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Service de santé des armées
Insignia of French military medical services.
Logo of the French Defence Health service
Country France
Allegiance Armée française
Médecin général des armées Jean-Marc Debonne[1]

French Defence Health Service (Service de santé des armées or SSA) is responsible for medical and sanitary support of the French military and of all institutions placed under the authority of the French Ministry of Defence. It is a joint service, and its central administration (direction centrale du service de santé des armées, DCSSA)is under the direct control of the Chief of the defence staff (chef d'état-major des armées (CEMA)).

Its significant presence on French territory ensures adequate support for French operations in overseas theatres. It provides hospital care services, administers medicals for military personnel, and gives expertise in disease prevention, and medical, dental, pharmaceutical, paramedical and veterinary research and education.

Physicians and chemists receive initial training in Bordeaux and Lyon. Then, they are sent to the Val de Grâce Hospital in Paris for applied training. Dentists and vets are recruited in the civilian labour market. The service also includes administrative and technical officers (OCTASSA), nurses (males and females) and paramedical staff.

History[edit | edit source]

The health services of the French army and navy were set up by Louis XIV with the 17 January 1708 edict which established royal doctors and surgeons offices.

During The French Revolution (1789–1799) and the Napoleonic Empire (1804–1814), changes were required due to successive mobilisations. So, military hospitals were set up in religious buildings such as the Val-de-Grâce church in Paris. In 1882, the French Parliament gave the military health services a degree of independence. Subsequently, eight hospitals, two schools (in Lyon and Bordeaux), as well as research and sanitary supply agencies were gradually acquired.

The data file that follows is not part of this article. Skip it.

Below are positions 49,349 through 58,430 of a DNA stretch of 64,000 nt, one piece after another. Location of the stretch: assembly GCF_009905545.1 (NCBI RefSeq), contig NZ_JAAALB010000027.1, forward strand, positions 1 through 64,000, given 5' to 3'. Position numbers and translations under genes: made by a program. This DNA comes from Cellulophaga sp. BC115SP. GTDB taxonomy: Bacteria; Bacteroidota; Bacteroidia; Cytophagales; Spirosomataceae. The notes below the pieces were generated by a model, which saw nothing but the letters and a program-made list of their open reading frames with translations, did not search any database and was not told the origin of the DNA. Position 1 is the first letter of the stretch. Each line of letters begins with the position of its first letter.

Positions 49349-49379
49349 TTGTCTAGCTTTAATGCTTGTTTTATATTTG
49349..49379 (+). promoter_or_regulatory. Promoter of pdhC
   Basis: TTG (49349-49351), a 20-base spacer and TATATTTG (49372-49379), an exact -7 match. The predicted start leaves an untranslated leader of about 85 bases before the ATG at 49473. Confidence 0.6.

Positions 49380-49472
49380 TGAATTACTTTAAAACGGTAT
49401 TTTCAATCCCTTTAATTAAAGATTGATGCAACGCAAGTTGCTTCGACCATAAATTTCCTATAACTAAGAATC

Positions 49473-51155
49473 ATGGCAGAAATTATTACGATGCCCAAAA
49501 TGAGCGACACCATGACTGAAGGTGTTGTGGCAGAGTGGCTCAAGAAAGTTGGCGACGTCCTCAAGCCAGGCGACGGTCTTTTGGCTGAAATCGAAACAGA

In 1890, the Military Medical Schools at Bordeaux and Lyon opened. Bordeaux educated for the Navy and colonial troops, while Lyon educated for l'Armee de terre and the new Air Force.

In 1962, a central management of the military health services was established. In 1968, all of the military health services (Navy, Air Force, Army, Gendarmerie, etc.) merged to form a single joint Defence Health Service.

On July 2, 2011, the School of Army Health (ESA) was established as part of a rationalisation of the armed forces, meaning the closure of Bordeaux, making Lyon the only school of military institution providing the first six years of medical and pharmacist training in the armed forces. The ESA inherits the traditions of both schools.

Notable characters in the history of the French military health services include:

  • Baron Pierre-François Percy (1754-1825), surgeon-in-chief during the Revolution and the Empire;
  • Dominique Jean Larrey (1766-1842), father of emergency medicine;
  • Louis Jacques Bégin (1793-1859), surgeon of the First Empire and to the second president of the Academy of Medicine in 1847;